Web 2.0 Conference- What’s A Trade Mark Worth?

As some people may be aware, Tom Raftery (a good sort, from my small dealings with him) is part of a not-for-profit group called [email protected]

They’ve been arranging an “[email protected] Web 2.0 half-day conference“. Like Ronseal, this is planned to do exactly what it says on the tin. Yesterday they received a fax from Sandra L. Grayson, whose headed paper describes her as Senior Vice President General Counsel CMP United Business Media.

She must love it when people at parties ask what she does.

Anyway, the content of the letter may be boiled down to two relevant sections.

CMP has a pending application for registration of Web 2.0 as a service mark for arranging and conducting live events, namely trade shows, expositions, business conferences and educational conferences in various fields of computers and information technology.

and

CMP hereby demands that you immediatly cease and desist from utilizing Web 2.0 as the title of your event and from making any further use of your mark or any mark that is confusingly similar to it.

Were I in Tom’s shoes and I received this letter I would carry on with my plans as previously laid out, after responding with a polite letter asking

“What service mark, in what jurisdiction?”

UPDATE: Tom has now received a second letter from Ms. Grayson. Enclosed with this, though not published by Tom so curious uninvolved onlookers can’t peer at them in detail, according to the letter comes evidence of a “pending trademark application” in the European Union “for Web 2.0 for arranging and conducting live events, namely trade shows, expositions, business conferences and educational conferences in various fields of computers and information technology.”

Without seeing the papers enclosed with that, it would be impossible to make even an idle assessment of them. Still, in general terms I’d point out that an application for a trade mark, like an application for anything else, is not proof that you’ve been granted such protection.

Also, to be successful in any such application, you’d have to show that you are attempting to protect a use which is not common in the jurisdiction.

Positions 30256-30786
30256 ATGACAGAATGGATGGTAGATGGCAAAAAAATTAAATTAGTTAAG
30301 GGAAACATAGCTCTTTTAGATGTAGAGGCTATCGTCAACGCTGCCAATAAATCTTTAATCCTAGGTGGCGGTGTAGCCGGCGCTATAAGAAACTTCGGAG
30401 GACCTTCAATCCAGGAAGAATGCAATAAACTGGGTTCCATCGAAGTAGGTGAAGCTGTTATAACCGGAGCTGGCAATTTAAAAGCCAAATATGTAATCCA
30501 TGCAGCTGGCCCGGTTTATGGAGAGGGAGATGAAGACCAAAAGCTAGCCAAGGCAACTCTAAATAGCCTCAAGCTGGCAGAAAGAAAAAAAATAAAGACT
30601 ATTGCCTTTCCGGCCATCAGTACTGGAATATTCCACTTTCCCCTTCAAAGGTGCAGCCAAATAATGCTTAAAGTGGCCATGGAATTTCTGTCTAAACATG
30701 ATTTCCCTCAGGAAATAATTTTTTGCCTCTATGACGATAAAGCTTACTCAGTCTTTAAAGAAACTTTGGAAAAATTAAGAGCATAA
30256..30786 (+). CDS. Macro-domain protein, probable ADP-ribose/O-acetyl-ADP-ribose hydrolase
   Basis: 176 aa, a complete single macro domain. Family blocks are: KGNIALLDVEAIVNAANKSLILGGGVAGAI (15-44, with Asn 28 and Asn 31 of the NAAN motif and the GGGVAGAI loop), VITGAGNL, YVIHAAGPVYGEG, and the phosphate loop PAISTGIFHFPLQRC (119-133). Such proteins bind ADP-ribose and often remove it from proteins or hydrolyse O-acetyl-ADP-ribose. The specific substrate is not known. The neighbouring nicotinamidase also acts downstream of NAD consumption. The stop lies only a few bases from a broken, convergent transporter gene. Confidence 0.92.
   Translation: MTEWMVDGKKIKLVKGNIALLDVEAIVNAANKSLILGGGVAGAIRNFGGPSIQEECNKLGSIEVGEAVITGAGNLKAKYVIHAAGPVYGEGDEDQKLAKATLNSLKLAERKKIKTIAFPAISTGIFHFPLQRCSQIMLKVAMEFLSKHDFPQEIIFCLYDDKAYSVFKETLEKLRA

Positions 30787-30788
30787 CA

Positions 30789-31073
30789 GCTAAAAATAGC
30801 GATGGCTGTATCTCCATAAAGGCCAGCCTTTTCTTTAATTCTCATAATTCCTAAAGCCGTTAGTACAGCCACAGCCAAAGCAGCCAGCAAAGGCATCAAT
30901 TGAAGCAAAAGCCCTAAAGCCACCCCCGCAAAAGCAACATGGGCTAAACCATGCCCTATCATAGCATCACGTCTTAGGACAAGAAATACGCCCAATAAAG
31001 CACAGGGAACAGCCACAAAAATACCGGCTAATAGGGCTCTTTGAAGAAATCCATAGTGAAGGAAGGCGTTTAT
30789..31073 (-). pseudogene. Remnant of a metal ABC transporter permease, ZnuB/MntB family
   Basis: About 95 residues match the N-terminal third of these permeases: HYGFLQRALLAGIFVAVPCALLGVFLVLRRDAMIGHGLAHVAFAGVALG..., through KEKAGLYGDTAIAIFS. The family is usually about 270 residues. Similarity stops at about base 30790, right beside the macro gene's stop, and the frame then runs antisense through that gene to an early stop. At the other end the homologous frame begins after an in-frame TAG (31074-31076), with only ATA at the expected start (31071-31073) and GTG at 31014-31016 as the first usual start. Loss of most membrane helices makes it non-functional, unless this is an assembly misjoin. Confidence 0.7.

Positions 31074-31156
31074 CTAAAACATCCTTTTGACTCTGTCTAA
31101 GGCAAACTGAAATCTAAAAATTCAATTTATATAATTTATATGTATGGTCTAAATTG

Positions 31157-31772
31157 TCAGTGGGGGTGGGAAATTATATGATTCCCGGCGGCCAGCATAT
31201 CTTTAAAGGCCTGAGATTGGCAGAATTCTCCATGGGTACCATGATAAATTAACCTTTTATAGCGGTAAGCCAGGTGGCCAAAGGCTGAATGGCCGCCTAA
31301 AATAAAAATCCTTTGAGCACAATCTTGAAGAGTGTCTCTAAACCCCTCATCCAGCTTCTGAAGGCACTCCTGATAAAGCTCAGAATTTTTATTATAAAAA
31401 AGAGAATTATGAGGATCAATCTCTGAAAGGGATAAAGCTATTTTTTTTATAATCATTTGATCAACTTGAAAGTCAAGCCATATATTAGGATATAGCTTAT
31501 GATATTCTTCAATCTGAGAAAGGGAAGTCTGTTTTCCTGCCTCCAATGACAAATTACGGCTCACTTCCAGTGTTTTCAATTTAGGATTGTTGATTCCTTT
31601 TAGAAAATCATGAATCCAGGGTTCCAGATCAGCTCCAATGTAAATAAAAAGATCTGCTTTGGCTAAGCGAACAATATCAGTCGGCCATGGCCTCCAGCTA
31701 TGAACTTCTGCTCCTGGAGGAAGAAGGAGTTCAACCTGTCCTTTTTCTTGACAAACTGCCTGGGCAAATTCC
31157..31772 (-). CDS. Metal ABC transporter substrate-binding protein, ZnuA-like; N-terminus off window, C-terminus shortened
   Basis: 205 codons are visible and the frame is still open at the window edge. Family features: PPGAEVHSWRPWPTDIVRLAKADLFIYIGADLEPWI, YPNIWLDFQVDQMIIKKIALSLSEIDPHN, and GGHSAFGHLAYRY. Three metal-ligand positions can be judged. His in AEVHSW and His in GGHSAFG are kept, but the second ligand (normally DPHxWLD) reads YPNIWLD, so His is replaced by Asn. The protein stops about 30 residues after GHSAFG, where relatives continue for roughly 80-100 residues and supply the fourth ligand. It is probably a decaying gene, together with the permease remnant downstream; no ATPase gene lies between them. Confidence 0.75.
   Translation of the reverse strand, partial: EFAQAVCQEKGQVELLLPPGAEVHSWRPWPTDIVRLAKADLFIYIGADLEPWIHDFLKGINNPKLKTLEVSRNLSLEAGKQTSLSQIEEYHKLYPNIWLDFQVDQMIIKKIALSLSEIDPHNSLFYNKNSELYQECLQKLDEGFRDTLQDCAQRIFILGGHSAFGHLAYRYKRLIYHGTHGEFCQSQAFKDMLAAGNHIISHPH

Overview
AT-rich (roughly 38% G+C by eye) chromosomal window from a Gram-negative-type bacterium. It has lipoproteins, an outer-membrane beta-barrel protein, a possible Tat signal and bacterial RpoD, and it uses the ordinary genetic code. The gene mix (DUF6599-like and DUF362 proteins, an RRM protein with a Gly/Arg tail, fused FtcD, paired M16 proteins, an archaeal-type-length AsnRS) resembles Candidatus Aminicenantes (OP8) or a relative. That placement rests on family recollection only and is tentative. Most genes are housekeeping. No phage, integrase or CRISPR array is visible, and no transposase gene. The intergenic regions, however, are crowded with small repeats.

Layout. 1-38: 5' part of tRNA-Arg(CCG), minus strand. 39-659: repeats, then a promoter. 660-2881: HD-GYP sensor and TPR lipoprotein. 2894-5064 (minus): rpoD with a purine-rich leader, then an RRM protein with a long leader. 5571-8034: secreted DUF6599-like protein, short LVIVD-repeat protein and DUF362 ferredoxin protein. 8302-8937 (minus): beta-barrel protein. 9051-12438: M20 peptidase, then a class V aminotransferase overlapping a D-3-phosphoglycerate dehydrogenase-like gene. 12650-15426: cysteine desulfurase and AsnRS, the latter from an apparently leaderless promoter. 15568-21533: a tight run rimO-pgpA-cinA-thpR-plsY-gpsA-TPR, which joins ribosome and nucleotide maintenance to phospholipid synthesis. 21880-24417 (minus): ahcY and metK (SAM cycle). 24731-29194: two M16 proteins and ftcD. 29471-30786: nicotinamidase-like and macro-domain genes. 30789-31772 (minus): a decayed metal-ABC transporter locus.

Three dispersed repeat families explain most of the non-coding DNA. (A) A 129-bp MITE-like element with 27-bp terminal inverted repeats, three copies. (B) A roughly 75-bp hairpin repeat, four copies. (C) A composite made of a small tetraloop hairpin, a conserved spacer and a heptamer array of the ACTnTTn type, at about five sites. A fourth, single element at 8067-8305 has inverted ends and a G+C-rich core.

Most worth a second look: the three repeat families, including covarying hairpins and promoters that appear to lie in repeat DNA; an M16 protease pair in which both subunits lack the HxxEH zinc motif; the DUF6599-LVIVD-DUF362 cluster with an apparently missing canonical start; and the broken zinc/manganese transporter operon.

If memory serves, the state-backed Enterprise Ireland ran a Web 2.0 conference recently.

4 Comments

  • Tom Raftery says:

    What service mark, in wha… slow down, slow down, hold on a sec, spell juristikshun…

    Got it, nice one, thanks!

  • celtictigger says:

    Web2.0 has been a term in common usage for at least 3 years. Its origin is in the working papers for the W3C consortium’s work to agree new standards for a ‘second generation’ internet. It has also been used in relation to the work of Cisco and other hardware vendors to develop larger capacity switching technologies to deliver increased bandwidth capability to utilise new protocols in a Web2.0 standards stack.

    My response would be to tell the people to stick their claim on the intellectual property of the term web2.0.

    If memory serves me correctly, Microsoft representatives have used the term Web2.0 in the past as part of discussions on new technologies. Will CMP send Bill Gates a snotty letter too?

  • celtictigger says:

    I’d like to announce my intention to register the words Juice and Orange in any combination as service marks for use in the organisation of educational events, conferences and other non-specific gatherings.

    I’m also looking at the words ‘Up’ and ‘Piss’ as well as ‘Rugby’ and ‘Munster’.

    You have been warned.

  • EWI says:

    Will CMP send Bill Gates a snotty letter too?

    Hardly. Recent times have seen a rake of Microsoft-themed O’Reilly titles coming out.

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